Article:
Jacqueline Fitzgerald (she/her) is an educator, coach, and writer who strives to lead through a love ethic and believes in the power of stories to change hearts and minds. Her writing has been published in the Oregonian, The Learning Network of the New York Times, and Beacon Magazine. Currently, she is working on a speculative future novel exploring intergenerational experiences of survival and hope. She also publishes on her blogs, Love Pedagogy and Something Like Adult Life.
This fall, Jacqueline is teaching the Writer of Color Workshop. Here is what she has to say about the class, her teaching style, and her work.
Why do you enjoy teaching this class?
I love how accessible it is for all levels of writers as well as the affinity space that lets folks breathe more easily around sharing anything, writing or otherwise, related to lived experience. The organic and generative nature of the workshop held together by a deep exploration of a shared theme is also a gift for me as for participants as well, I hope. There’s a comforting nature to the class.
How would you describe your teaching style (in five words)?Encouraging, participant-centered, nurturing, welcoming, inclusive.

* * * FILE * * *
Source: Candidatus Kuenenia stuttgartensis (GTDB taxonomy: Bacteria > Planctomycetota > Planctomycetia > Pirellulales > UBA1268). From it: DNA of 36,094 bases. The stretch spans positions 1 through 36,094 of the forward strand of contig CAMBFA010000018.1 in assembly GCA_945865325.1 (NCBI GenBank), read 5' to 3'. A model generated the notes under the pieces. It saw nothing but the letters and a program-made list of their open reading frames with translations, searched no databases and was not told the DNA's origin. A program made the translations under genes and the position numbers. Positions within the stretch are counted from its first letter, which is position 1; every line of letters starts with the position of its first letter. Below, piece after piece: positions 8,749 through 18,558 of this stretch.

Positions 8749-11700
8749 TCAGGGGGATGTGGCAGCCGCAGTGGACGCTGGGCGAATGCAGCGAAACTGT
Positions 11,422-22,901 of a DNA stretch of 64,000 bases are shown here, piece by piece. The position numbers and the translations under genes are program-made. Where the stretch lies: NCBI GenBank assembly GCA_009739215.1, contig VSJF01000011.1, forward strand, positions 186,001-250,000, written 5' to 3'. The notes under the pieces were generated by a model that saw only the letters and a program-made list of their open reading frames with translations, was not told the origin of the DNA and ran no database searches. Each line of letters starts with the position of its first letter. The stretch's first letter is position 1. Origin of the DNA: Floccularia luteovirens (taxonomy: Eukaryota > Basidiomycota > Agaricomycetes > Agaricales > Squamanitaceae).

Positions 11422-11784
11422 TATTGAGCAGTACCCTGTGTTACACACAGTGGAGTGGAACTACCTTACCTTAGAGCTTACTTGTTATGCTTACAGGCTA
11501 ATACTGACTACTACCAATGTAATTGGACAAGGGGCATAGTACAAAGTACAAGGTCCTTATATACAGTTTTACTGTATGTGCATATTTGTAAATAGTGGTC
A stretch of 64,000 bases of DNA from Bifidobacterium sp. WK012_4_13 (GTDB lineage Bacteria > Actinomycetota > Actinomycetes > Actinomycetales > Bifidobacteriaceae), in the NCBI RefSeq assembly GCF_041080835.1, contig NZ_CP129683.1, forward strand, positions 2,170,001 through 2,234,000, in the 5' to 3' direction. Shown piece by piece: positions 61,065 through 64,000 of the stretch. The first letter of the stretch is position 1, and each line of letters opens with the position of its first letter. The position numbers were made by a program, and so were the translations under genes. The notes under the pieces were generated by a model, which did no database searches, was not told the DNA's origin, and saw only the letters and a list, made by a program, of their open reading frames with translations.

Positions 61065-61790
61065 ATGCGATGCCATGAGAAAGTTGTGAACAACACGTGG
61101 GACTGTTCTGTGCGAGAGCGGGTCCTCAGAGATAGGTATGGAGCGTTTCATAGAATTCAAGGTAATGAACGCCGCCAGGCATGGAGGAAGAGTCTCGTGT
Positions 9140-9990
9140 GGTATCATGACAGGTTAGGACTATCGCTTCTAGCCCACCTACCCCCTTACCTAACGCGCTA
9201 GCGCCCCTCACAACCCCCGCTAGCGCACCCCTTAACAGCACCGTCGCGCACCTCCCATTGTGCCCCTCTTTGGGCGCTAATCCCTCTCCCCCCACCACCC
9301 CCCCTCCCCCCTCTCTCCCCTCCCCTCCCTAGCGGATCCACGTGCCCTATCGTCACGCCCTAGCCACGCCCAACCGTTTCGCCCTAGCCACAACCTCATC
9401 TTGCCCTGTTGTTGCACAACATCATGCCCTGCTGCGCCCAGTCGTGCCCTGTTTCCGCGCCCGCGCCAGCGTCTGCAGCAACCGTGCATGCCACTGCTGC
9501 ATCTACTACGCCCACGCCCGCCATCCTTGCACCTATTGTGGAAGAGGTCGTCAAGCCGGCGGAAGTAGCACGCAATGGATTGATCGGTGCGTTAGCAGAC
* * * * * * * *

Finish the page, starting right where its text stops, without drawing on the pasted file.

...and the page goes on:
How is each session structured?
We open with a warm greeting followed by a brief overview of what to expect. We brainstorm around a theme to explore the multiplicity present in a theme. We write three pieces: we unblock, we explore the dualism inherent in the theme, then we write from a choose your own adventure prompt. Writers are invited to share golden lines and longer passages from their pieces in small groups. Support and encouragement is given for writers new to sharing and giving feedback.
Where do you draw inspiration from?
The natural world, the complex and multitudinous inner world, music and photography. I’m especially interested in identity as a construct, existentialism, creativity, transformative justice and love.
What would you want each person to leave with from taking this course?
That they are writers. That writing heals and connects. Having the seeds of new pieces is also a wonderful outcome.
What is keeping you going while sheltering in place?
A daily healing ritual of meditation, morning pages, and movement.
Where will you be teaching/telecommunicating from?
Favorite book? Writers? Literary pieces?
Oh, gosh. Always such a tough question. My must reads for the last several years have been Braiding Sweetgrass by Robin Kimmerer, There There by Tommy Orange, The Hate U Give by Angie Thomas, and Between the World and Me by Ta Nehisi Coates. I’ve probably read and love the most works by Margaret Atwood. The Truth About Stories by Thomas King is another absolute favorite.